The tunsgten silicide layer is deposited onto the active silicon substrate, this is then bonded to an oxidised silicon handle, as shown below. It has been shown that the high temperature bond anneal (typically 1050 2hrs) produces no asgglomeration in the silicide layer and that the quality of the active silcon is unaffected.
A number of applications have been demonstrated for such a substrate: a buried conduction layer to reduce collector resistance in the fabrication of SiGe HBTs, as shown in the diagram below.
In the fabrication of pin diodes to produce a phase shifter
Mm-wave reflect-arrays offer flat profile and light weight, combined with many of the useful electrical characteristics of parabolic reflector antennas. By integrating diodes into the reflect-array structure the array can be made to perform the function of a spatial phase shifter, thereby permitting its use for beam steering applications.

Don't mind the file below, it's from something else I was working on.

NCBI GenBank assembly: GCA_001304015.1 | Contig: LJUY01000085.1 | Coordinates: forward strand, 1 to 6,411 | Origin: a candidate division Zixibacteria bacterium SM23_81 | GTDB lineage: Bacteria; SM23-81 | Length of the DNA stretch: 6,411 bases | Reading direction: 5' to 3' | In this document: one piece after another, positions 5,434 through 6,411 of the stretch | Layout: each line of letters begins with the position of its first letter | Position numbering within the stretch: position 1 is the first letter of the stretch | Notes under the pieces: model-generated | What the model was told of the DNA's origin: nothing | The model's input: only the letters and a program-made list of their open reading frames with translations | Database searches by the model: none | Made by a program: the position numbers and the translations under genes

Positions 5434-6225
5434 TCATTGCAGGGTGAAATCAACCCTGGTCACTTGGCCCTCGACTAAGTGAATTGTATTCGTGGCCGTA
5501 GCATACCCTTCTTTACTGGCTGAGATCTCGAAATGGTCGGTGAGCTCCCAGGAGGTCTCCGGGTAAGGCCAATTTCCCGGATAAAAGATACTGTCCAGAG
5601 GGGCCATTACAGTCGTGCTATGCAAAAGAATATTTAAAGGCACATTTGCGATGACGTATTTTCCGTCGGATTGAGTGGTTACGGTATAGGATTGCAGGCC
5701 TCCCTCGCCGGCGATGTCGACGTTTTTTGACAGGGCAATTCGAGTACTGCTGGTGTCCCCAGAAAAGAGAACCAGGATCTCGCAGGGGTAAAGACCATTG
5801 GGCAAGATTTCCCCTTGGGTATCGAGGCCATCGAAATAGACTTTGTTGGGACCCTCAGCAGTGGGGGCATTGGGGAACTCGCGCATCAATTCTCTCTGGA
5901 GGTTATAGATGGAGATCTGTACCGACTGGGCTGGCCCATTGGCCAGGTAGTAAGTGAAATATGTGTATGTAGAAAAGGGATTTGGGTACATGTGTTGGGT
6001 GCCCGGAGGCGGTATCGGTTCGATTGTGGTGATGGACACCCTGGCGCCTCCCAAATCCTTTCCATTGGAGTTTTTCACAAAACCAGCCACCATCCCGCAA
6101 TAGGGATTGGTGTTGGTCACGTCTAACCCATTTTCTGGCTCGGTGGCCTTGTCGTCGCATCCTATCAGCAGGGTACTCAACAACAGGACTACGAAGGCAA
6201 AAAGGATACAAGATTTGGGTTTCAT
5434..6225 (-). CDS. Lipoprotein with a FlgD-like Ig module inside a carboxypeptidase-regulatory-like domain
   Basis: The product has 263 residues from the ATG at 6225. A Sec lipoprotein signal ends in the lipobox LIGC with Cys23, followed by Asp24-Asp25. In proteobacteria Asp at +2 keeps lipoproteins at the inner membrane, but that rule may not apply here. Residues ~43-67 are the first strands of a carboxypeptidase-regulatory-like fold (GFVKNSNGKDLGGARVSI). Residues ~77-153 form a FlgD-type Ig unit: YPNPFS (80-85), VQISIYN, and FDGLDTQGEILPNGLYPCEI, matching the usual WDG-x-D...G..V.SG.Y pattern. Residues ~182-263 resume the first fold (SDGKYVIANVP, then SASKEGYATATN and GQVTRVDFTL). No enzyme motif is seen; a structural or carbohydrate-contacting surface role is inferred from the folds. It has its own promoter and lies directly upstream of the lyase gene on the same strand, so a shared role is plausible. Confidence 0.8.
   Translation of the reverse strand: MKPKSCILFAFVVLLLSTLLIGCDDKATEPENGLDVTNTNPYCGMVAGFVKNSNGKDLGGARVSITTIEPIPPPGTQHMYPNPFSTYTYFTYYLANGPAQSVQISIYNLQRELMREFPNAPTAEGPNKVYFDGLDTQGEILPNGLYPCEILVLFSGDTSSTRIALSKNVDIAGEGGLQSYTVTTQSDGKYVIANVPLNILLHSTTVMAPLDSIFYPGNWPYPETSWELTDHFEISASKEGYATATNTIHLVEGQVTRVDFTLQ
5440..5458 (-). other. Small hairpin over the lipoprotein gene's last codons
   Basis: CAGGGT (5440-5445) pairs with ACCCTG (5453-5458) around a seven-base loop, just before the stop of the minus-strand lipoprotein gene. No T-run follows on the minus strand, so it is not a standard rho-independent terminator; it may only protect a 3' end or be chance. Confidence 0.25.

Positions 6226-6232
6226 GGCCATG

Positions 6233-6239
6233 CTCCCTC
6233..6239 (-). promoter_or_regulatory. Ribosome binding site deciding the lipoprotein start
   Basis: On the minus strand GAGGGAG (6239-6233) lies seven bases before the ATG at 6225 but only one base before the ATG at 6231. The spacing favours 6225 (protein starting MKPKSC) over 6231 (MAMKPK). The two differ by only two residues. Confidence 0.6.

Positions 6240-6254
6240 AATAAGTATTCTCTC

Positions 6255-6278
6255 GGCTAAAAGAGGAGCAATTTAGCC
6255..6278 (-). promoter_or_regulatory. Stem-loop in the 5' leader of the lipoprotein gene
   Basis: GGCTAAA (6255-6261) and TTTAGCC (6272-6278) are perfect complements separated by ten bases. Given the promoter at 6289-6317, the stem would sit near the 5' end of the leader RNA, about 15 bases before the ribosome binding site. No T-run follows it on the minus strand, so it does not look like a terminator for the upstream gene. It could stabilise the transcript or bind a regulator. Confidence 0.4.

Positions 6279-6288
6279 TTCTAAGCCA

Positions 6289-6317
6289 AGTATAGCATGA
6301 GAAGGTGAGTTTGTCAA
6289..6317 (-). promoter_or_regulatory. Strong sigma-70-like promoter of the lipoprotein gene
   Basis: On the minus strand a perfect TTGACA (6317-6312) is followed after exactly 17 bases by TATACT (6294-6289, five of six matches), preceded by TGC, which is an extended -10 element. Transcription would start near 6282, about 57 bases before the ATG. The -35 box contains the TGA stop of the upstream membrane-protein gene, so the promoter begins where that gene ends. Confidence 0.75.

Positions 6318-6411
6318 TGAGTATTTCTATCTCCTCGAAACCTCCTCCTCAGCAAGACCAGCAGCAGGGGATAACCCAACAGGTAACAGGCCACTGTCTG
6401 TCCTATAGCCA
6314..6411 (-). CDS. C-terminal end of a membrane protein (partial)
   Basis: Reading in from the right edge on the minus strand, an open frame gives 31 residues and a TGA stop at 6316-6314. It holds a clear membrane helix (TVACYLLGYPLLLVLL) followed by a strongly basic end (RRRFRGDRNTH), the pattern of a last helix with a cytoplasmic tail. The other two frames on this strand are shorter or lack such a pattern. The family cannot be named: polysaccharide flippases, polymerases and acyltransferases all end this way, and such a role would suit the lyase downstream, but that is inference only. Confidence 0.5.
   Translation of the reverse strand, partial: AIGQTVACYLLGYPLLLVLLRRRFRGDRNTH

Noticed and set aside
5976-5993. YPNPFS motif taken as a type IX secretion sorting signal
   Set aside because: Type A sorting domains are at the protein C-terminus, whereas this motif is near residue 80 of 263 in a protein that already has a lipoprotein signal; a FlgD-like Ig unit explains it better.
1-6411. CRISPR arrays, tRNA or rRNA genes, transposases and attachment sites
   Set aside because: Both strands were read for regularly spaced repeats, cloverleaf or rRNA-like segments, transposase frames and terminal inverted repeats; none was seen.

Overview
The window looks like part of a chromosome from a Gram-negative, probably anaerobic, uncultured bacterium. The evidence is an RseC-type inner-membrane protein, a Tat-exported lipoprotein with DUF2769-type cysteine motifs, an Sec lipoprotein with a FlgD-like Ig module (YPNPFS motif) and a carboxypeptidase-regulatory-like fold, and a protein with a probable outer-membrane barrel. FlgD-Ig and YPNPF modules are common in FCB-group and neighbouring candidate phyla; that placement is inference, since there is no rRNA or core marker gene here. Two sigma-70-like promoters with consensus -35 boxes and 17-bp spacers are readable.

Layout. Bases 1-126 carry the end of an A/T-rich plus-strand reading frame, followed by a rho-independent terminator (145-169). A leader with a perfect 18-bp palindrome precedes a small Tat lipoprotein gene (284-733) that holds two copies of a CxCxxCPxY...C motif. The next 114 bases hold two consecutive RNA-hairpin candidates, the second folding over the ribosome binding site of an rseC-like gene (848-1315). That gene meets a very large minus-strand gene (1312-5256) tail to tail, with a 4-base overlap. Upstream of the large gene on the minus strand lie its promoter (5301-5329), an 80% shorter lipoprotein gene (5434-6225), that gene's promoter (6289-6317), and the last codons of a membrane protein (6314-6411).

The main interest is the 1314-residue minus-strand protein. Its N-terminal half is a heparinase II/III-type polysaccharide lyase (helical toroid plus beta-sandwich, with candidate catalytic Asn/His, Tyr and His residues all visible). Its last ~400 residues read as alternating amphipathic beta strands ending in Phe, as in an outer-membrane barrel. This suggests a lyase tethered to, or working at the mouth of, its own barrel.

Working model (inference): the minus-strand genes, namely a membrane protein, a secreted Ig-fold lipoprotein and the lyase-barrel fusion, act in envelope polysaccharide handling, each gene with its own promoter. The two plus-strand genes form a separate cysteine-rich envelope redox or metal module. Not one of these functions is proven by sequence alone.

In order to ensure high aperture efficiency, simulation has shown that the series loss resistance of these diodes must be less than 2W. To effectively minimise diode resistance it is necessary both to tightly control the thickness of the active silicon layer beneath the device junction, and also to provide a low resistance buried layer interconnect to this region. In addition, mm-wave transmission line losses must also be minimised.
Such a structure may be implemented using MBE, however this method has the disadvantage of high processing cost. As a realistic low-cost alternative, this work focussed on the fabrication of SSOI (Silicon on Silicide On Insulator) substrates produced on high resistivity silicon, using ion splitting and two stages of silicon wafer direct bonding.
This technology permitted the production of SSOI substrates with active silicon regions only 0.5µm thick utilising low resistivity tungsten silicide (WSix) as the buried layer interconnect material, thus providing a very suitable substrate for the fabrication of high frequency Schottky barrier diodes.
Buried reflector layer to produce back side confinement of a Quantum Cascade terahertz laser
Micrograph shown a SSOI substrate with a virtual substrate grown by MBE on the surface. The quantum cascade laser structure is then grown in the virtual substrate and consists of alternating Si/SiGe layers typically 5nm thick.